Yes, I am convinced of that. Greece has a very important role to play. We share the conviction that we should not close the file on accession talks with North Macedonia and Albania. We need to keep this discussion alive and revert to it as soon as we can. Germany thinks that it was very unfortunate that the EU could not come to a positive decision in the last summit. Generally speaking, all of us in the EU should try to steer clear of putting internal considerations or bilateral issues we might have first and above our credibility, or our strategic interests.
How can Europe protect the sovereign rights of its members? In the case of Cyprus, Turkey is violating its continental shelf.
We are very clear that we disagree with what Turkey is doing in the exclusive economic zone of Cyprus, and we are very much in favor of a common European response to that. The EU has just agreed sanctions in reaction to Turkey’s actions, and we supported this. The opinion Greece holds is very important to us in determining what we should be doing. Of course we have many issues to discuss with Turkey – this is one of them – and we need to put them into an overall perspective.
What stance should Europe take vis-a-vis countries like Russia or China?
I think the realistic way of dealing with such large countries that we have difficulties with is to maintain dialogue, but also make clear what our positions are, and set limits. It makes sense to offer such countries a conversation and point out where we ask them to adapt their policies. In such a conversation, it is important to name things by their name, to point out violations of international law, of human rights, or where they are interfering in our internal affairs, for instance by organized, state-sponsored disinformation activity. My former post was in Ukraine, and Russia’s occupation of Crimea and its involvement in the fighting in the east of Ukraine is an obvious example of an open, large-scale and continuing violation of international law. Germany and France are heavily engaged in the effort to resolve this conflict.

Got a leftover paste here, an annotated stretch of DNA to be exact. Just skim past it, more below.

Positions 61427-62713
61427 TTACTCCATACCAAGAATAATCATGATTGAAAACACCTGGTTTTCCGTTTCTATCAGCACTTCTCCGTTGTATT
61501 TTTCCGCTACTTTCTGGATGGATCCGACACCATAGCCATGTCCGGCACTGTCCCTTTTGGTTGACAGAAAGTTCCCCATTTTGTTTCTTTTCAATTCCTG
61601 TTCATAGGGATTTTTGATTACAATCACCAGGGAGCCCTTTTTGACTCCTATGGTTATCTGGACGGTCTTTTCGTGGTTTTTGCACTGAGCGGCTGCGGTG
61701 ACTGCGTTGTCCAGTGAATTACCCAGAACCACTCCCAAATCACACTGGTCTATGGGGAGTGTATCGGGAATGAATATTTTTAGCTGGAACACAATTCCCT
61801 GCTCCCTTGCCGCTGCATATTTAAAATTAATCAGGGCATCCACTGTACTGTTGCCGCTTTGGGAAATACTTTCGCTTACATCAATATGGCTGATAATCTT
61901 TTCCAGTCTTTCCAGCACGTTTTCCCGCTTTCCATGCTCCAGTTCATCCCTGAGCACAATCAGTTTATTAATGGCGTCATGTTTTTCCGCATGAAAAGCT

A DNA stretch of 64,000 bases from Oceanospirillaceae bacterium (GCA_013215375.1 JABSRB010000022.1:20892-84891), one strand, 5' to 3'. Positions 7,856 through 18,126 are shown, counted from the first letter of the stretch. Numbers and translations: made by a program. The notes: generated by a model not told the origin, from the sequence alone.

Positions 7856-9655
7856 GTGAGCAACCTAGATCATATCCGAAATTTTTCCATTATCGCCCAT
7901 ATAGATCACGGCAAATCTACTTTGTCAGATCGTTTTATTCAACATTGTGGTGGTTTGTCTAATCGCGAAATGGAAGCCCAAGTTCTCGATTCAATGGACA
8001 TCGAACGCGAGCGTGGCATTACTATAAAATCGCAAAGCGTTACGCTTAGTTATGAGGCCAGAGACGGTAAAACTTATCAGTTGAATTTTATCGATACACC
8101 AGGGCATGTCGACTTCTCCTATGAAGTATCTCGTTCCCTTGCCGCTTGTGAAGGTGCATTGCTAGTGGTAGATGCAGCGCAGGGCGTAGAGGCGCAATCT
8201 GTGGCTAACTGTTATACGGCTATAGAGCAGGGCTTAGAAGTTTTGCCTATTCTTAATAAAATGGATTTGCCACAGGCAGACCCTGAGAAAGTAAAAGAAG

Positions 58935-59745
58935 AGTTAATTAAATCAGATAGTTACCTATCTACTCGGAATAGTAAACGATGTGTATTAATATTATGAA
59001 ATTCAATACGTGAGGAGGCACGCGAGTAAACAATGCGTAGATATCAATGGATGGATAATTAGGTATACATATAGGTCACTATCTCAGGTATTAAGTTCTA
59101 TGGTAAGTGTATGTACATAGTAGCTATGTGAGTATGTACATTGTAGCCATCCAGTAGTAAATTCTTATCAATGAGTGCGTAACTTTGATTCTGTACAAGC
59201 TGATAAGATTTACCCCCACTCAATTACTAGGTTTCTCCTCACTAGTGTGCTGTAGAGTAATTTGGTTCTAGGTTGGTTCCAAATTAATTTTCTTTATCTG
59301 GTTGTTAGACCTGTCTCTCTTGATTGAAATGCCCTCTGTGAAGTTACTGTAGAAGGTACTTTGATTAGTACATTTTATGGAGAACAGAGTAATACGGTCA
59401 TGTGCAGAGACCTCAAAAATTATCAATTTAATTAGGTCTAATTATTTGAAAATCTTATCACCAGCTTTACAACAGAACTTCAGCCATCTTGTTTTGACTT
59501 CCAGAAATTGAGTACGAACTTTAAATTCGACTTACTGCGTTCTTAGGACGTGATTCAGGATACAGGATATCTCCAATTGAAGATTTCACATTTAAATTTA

In terms of investment, what are German firms interested in?
When new privatizations come up, such as an additional 30 percent share in Eleftherios Venizelos Airport, that is something that is of interest to German investors. Tourism evidently is a booming industry in Greece that still has a lot of potential – more than 4 million German tourists visited Greece last year. I believe the change that has taken place in Greece is maybe a little bit too fresh for investors to gain confidence and adapt to the new reality and conditions that exist – they need some time.´
What about new technologies and startups?
My embassy is organizing an Innovation Forum here in Athens in a few days. It brings together German firms with innovative companies here and showcases best practices and good examples. Greece has some really impressive firms which need to be better known and understood abroad. Then we have another conference that our leaders, Prime Minister Kyriakos Mitsotakis and Chancellor Angela Merkel have agreed upon in Berlin, at the beginning of next year, on „Green Growth.“ The culmination of this sequence of high-profile events will then be the Thessaloniki International Fair, where Germany will be the „honored country.“ My embassy and a lot of people in Germany are already working very hard to put everything in motion.